IT could be that tonight, finally, we know where Brexit is heading after more than two years of uncertainty, fractiousness and a level of bitterness that has changed British politics forever.
If the Commons backs Theresa May’s proposed deal, Britain will at least have some certainty about what the future is likely to hold. Whether it will be happy about it is another matter.
There is no good outcome in this, even if the vote goes the Prime Minister’s way. For the first time in my recollection a Government is trying to get a piece of legislation through that – by its own admission – will make the country worse off than it is now, both economically and in its relations with the EU, the single biggest overseas market Britain has.
That is how skewed the whole issue of Brexit has become. Nobody is really content about the deal, not even Mrs May herself, but however unpalatable it is, perhaps pragmatism will persuade MPs to back it in the hope of making the best of a bad job at some point in the future.
Or perhaps not. Maybe the rebels within the Conservative ranks, and the DUP on which the Government depends, will turn tonight into one of the most catastrophic and humiliating defeats any governing party has ever suffered. It would be a step into the unknown, without precedent.
Mrs May then has three days to come up with a Plan B. Except reality dictates she won’t have three days. If the financial markets are not to go haywire at the prospect of Britain crashing out of the EU with no deal, the Prime Minister will have to say something to calm them if not immediately, then certainly by tomorrow morning.
What that might be is anybody’s guess. What it cannot be is yet another statement from a Premier who lacks flexibility that she is going back to the EU in an attempt to extract further concessions.
That has no credibility any more. She has said it too many times, and been rebuffed too often, for it to be believed at this critical juncture.
There will be a broader question over her credibility to remain in office if she loses badly. But Mrs May doesn’t look like the sort to resign without a struggle.
Call it doggedness or plain stubbornness, but she will hang on if she can.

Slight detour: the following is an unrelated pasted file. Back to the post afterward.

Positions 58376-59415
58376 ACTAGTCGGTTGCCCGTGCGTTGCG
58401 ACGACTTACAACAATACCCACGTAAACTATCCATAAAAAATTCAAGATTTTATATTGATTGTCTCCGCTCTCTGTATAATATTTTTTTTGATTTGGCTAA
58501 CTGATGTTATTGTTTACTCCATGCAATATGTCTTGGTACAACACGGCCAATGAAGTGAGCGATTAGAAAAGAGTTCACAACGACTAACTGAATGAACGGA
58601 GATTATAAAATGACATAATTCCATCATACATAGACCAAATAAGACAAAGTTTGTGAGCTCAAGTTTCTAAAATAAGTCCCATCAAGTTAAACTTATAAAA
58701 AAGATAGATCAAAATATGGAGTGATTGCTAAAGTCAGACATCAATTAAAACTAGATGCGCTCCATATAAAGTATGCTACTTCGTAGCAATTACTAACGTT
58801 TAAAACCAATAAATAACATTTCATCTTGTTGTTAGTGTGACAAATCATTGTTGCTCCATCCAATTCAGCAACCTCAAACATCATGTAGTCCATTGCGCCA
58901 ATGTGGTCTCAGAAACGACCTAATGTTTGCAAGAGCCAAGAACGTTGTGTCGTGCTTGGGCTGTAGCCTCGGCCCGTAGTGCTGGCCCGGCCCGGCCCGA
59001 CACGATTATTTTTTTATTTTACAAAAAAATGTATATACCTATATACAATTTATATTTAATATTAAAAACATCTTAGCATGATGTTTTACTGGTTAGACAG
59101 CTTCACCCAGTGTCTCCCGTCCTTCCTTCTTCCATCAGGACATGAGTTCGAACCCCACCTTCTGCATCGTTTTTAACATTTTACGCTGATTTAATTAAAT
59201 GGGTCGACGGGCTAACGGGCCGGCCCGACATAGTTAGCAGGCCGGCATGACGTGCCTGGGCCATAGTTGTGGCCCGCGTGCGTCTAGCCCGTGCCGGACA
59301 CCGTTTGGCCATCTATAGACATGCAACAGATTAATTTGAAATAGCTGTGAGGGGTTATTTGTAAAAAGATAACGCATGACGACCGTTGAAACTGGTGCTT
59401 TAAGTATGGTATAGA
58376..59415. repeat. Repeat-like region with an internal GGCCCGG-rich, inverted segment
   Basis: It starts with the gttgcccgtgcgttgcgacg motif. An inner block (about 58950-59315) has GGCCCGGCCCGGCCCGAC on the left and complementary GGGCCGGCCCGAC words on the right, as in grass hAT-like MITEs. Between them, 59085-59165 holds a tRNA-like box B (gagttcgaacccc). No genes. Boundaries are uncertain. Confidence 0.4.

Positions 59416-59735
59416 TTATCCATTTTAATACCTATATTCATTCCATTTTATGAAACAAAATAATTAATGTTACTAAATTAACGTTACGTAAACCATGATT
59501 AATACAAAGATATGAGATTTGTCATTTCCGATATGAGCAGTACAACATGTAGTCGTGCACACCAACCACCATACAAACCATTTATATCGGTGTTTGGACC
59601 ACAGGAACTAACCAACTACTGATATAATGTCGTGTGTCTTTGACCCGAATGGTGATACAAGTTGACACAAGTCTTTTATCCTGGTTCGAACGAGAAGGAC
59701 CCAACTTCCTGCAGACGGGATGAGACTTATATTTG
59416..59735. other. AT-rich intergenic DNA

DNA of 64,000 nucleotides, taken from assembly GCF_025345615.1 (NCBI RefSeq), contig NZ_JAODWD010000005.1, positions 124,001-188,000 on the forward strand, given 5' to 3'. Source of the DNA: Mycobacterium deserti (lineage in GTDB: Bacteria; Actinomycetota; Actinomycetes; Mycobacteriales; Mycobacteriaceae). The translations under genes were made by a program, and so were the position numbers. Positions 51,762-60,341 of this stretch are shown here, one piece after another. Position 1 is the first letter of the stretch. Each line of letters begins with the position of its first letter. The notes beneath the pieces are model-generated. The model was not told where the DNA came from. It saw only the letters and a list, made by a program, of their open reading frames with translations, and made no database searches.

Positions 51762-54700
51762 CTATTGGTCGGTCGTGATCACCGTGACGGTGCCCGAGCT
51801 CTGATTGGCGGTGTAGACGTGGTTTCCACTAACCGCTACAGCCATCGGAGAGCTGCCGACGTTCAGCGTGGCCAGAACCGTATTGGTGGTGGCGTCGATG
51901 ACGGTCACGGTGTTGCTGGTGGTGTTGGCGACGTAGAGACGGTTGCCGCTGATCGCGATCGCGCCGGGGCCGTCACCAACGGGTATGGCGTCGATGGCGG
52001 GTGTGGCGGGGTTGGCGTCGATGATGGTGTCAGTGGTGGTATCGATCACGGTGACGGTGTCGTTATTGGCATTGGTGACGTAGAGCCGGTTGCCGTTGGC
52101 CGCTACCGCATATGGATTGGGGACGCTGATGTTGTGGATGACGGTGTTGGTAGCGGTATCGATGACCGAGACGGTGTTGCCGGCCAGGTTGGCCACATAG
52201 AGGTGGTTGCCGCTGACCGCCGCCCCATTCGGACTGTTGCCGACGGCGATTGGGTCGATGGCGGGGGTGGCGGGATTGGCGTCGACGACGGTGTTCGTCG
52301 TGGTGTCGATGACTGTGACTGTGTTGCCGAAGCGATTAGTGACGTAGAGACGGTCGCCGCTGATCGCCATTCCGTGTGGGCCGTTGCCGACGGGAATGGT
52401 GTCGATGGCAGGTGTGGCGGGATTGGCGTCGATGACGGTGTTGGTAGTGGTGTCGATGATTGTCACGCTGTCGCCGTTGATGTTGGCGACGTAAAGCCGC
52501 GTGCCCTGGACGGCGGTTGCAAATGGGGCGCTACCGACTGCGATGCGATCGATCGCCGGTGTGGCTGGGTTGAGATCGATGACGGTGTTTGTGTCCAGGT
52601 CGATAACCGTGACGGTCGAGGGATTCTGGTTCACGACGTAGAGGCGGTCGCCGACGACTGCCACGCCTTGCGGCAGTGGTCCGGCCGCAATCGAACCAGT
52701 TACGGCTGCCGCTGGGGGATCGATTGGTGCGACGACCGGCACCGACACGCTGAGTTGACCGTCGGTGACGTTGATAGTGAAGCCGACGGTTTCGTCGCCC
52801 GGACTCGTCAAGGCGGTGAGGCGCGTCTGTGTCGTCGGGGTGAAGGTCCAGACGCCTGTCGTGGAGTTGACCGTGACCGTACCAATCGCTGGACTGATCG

Whether she is effectively forced out by a coalition of backbenchers of both main parties who hijack the Brexit process using Parliamentary procedure, as was suggested at the weekend, is another matter.
There are those amongst the Conservatives delighted at the prospect of Britain heading towards a no-deal Brexit. That is what the likes of Jacob Rees-Mogg and Iain Duncan Smith have always wanted, despite the warnings of every credible business organisation that it would be potentially disastrous.
But for the rest of the country, a defeat for the Government tonight plunges us all into a limbo under a Prime Minister stymied at every turn. Whatever the politics of her position, she is not a figure who looks able to lead the country out of this mess.
Meanwhile the country drifts towards what looks increasingly like a potential crisis, with exercises being held at Channel ports to plan for massive delays to hauliers carrying goods.
It is a measure of how little grip the Government seems to have that it countenanced the absurdity of giving a multi-million pound transport contract to a ferry company with no ships.
Labour is not helping matters by failing to set out its position. Jeremy Corbyn is woefully vague. Beyond repeating that he wants a general election, and promising to table a vote of no confidence in the Government, there is nothing coherent on offer from the Opposition.
Insisting that a Labour administration could negotiate a better deal with the EU doesn’t hold water, because no detailed proposals have been put forward. The party appears to want power first, and then to worry about Brexit afterwards.
But the electorate is unlikely to vote Labour in unless it hears how the country can be pulled out of the morass that Brexit has become.
It doesn’t seem to occur to Mr Corbyn that he sounds exactly like Tory hardliners such as the former Brexit and Foreign Secretaries, David Davis and Boris Johnson, who are endlessly critical of the Government’s position without advancing other options.
So far, Mrs May has relied on ducking and diving from showdowns, endlessly delaying decisions in the hope of leaving Parliament no option but to back her proposals, however flawed.
This was always a shabby strategy, and never in the best interests of the country. A point was always going to come when the Prime Minister was going to run out of room and time for such manoeuvres.
Tonight would appear to be when that point arrives. And it may also be the point when all the past uncertainty over Brexit pales beside what lies ahead.